Chokeberries shouldn’t be confused with chokecherries, which rarely fully ripen on the bush before they’re harvested by wildlife.
Evergreens don’t really give a darn about winter, and so it makes sense that their fruits wouldn’t be bothered either. Wild juniper berries are ripe for the picking in wintertime. They grow in zones 4 to 10, so there’s a good chance they may be available wherever you are.
Cranberries are low growing ground cover plants that hold their fruit frozen beneath the snow until the spring thaw. I’ve eaten cranberries straight off the plant in March and they taste great. You can find them during thaws, or by digging in the snow if you know where to look.
They’re not technically a cranberry, and if you cut one open you’ll find a big bright green seed that looks like a pepita. None the less, highbush cranberries taste an awful lot like true cranberries. They’re tart and acidic, but the quality of the fruit varies dramatically from plant to plant. Some are wonderful, and others will make you regret trying them. Give them a tentative nibble, and if they’re tart, bright and flavorful fill your sack.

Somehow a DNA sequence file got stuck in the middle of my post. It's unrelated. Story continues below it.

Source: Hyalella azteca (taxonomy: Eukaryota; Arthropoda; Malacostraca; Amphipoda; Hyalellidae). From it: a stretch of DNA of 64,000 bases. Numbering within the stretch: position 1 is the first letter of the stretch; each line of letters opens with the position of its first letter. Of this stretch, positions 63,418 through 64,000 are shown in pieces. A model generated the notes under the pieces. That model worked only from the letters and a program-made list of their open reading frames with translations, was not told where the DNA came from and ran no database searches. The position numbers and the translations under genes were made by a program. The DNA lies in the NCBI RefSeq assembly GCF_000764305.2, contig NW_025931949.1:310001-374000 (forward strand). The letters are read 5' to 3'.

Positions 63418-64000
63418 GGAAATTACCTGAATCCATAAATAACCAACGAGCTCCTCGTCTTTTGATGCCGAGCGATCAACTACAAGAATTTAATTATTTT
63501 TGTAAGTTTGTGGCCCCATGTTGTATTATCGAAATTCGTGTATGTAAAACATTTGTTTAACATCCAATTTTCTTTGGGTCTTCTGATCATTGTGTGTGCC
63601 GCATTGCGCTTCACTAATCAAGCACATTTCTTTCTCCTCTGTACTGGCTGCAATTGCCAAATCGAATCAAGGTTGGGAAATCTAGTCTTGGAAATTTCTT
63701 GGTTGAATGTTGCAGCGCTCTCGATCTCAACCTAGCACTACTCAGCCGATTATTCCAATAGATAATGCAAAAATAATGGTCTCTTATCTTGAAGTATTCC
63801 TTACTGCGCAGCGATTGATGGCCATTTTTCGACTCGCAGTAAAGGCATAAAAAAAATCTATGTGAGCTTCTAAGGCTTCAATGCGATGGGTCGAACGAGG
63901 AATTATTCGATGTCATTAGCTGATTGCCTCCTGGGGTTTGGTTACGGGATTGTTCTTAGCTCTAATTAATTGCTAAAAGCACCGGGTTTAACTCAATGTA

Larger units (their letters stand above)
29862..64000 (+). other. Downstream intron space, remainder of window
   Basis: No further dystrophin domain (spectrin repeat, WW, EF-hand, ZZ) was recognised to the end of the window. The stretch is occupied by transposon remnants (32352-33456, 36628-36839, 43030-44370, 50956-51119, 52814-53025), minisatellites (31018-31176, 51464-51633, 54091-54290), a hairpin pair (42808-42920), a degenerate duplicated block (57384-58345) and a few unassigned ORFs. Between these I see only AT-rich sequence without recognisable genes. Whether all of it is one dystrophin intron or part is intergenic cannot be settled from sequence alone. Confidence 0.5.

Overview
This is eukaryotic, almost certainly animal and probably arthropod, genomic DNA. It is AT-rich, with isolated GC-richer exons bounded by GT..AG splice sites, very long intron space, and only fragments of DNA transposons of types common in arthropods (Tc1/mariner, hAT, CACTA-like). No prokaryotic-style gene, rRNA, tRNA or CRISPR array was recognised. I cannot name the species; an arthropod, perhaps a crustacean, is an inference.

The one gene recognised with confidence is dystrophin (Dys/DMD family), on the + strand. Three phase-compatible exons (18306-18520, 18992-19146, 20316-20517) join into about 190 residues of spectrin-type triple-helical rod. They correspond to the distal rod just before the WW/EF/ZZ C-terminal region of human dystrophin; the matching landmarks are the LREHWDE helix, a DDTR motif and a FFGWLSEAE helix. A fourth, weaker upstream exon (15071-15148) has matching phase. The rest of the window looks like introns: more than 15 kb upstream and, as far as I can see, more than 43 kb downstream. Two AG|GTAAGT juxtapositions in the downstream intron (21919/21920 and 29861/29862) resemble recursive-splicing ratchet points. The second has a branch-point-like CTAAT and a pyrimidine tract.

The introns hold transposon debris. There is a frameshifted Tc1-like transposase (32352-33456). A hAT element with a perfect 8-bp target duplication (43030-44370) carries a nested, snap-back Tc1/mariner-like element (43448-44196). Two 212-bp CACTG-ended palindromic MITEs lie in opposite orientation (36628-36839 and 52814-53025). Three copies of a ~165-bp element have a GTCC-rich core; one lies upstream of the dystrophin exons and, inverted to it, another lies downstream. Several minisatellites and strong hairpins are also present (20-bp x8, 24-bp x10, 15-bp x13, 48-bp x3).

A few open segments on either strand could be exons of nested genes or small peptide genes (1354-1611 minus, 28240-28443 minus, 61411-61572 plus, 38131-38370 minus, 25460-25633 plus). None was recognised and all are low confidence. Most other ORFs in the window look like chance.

Since they’re not particularly sweet, highbush cranberries often hang on the bushes through the winter. The birds will strip all the sweeter fruits before they go for these. They may be still hanging there by the time it’s maple syrup season, and then you can cook them up with a bit of maple sap for a delicious cranberry maple syrup or jam. All wild foraged and winter harvested!
The tiny red fruits of the wintergreen plant, teaberries stay fresh underneath the snow cover until the spring thaw. They grow in shaded woodland areas and you can recognize the plants by their distinctive wintergreen scent.
Similar to teaberries, partridge berries are a low growing ground cover that stays fresh all winter long. They don’t have a wintergreen flavor or taste, and honestly, they don’t have much taste at all. Just a tiny little packet of mild sweetness, which is pretty nice mid-January.